Tuesday, April 7, 2009

Gawrsh ... I'm sure I got the hang of it this time

(Initial reviews were a lot more strident than reality, or so it would appear, based on a summation of the Warren Report coming out from Reuters. Golly what a groundbreaking expose', if the Federales are right then they are right and if the Federales are wrong something else will be required. Hope there is more to it then this article suggests. -AM)

Last updated 10:30 08/04/2009
Reuters via stuff.co.nz

The US government's huge financial rescue programme may get the nation through the present economic crisis, but it likely won't be enough if the downturn is worse than expected, a congressional panel said.

Six months after the Bush administration created and launched the US$700 billion Troubled Asset Relief Programme, the TARP's Congressional Oversight Panel said the government is essentially subsidizing the financial system as "a short-term bridge from earlier prosperity to future prosperity."

In a 151-page report, the panel, chaired by Harvard Law School Professor Elizabeth Warren, said, "If its assumptions are correct, Treasury's current approach may prove a reasonable response to the current crisis...

"But if the economic crisis is deeper than anticipated, it is possible that Treasury will need to take very different actions in order to restore financial stability."

The congressional panel said the TARP has so far spent or committed US$590.4 billion of its US$700 billion in funding.

But the total value of the rescue programme now exceeds US$4 trillion, it said, taking into account related Federal Reserve and Federal Deposit Insurance Corp commitments.

"Six months into the existence of TARP, evidence of success or failure is mixed," said the panel's report, which cited basic assumptions underlying the government's approach to the worst financial crisis in generations and a deep recession.

One assumption, it said, is that the massive deleveraging under way in the financial system, with steep declines in wealth nationwide, results largely from temporary liquidity constraints caused by toxic assets paralyzing credit markets.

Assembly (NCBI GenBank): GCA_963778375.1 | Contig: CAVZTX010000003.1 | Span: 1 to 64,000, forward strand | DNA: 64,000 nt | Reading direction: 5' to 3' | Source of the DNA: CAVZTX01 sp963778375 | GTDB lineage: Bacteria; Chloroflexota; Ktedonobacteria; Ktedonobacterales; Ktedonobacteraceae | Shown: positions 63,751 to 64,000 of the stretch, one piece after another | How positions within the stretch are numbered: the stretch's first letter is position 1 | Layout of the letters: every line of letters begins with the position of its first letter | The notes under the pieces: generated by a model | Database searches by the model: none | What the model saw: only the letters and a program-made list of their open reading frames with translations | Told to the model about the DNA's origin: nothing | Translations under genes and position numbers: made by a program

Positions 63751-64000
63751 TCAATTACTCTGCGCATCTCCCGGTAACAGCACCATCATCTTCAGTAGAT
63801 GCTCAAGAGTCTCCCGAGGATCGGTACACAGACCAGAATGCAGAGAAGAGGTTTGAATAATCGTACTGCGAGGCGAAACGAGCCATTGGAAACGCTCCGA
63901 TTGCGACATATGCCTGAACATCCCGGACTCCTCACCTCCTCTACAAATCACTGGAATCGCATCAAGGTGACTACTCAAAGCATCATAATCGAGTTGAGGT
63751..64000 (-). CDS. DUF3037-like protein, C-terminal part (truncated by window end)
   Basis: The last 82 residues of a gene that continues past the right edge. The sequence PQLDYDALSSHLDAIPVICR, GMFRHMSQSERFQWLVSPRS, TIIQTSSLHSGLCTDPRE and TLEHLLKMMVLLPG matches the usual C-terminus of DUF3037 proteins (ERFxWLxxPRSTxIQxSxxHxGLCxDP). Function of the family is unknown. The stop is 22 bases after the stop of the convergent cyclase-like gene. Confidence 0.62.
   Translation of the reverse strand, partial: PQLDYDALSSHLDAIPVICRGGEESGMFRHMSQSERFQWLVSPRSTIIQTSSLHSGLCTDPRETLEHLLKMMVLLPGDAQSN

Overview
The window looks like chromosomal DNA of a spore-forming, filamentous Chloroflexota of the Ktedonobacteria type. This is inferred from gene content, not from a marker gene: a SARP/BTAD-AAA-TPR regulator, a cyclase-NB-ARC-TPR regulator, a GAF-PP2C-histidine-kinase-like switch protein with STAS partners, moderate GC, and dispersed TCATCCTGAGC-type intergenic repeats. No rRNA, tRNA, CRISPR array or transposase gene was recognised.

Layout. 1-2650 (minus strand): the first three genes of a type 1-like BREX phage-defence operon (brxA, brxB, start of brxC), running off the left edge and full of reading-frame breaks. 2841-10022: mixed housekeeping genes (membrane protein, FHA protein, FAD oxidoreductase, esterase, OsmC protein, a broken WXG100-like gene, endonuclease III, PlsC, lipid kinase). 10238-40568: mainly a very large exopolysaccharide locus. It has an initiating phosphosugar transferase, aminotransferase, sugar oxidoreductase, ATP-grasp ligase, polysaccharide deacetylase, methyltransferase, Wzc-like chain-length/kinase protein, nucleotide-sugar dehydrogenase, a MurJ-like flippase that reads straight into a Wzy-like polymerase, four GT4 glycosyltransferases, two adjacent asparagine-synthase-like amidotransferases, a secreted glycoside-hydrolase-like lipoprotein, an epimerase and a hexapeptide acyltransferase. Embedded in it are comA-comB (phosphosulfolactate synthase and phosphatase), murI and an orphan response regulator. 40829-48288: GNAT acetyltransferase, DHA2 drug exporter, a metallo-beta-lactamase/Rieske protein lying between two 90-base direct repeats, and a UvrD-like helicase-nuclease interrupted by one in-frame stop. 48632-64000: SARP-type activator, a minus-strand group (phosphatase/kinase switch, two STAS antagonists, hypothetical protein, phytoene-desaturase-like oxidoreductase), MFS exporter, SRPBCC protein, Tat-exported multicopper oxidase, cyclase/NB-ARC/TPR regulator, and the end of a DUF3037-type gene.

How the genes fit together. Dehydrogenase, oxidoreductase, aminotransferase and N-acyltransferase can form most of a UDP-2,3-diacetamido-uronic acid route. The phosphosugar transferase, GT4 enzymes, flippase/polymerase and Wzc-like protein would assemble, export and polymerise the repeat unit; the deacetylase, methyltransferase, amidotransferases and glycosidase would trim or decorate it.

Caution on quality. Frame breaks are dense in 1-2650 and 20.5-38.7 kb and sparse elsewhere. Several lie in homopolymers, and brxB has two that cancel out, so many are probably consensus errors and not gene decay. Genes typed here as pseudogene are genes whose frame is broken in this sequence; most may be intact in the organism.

Crucial to this assumption is the question of whether toxic asset prices today reflect fundamental values, or whether they are artificially depressed by frozen markets, or both.

If the prices of toxic assets are chiefly being held down by a short-term "liquidity discount," the report said, then: "This means, in effect, that the banking problem is temporary.

"Once market confidence is restored and economic growth rebounds, the problems facing the financial institutions will be largely resolved. In effect, subsidisation is a short-term bridge from earlier prosperity to future prosperity."

The idea of a liquidity discount that can someday be relieved, letting toxic assets gain value, is the basis of arguments made by officials that the financial rescue programme could someday produce future gains for taxpayers.

But if the rock-bottom prices of toxic assets today reflect a fundamental, lasting shift in values, the picture changes.

"It is possible that Treasury's approach fails to acknowledge the depth of the current downturn and the degree to which the low valuation of troubled assets accurately reflects their worth," the panel's report said.

If that is the case, different approaches will be needed, said the report, reviewing past financial crisis responses.

Among precedents reviewed were the Great Depression of the 1930s; the 1984 US government seizure of Continental Illinois Bank; the US savings and loan crisis of the late 1980s; the 1991 FDIC bank insurance fund recapitalisation; Japan's so-called "Lost Decade" of the 1990s; and strategies currently being used in Iceland, Britain, Ireland, Sweden and elsewhere.

"To deal with a troubled financial system, three fundamentally different policy alternatives are possible: liquidation, receivership, or subsidisation," the report said.

In one section, it called liquidation "the option least likely to sap the patience of taxpayers... By contrast, taxpayers become particularly impatient when subsidies are used to help banks acquire other banks, stave off losses by bank shareholders, or serve existing management."

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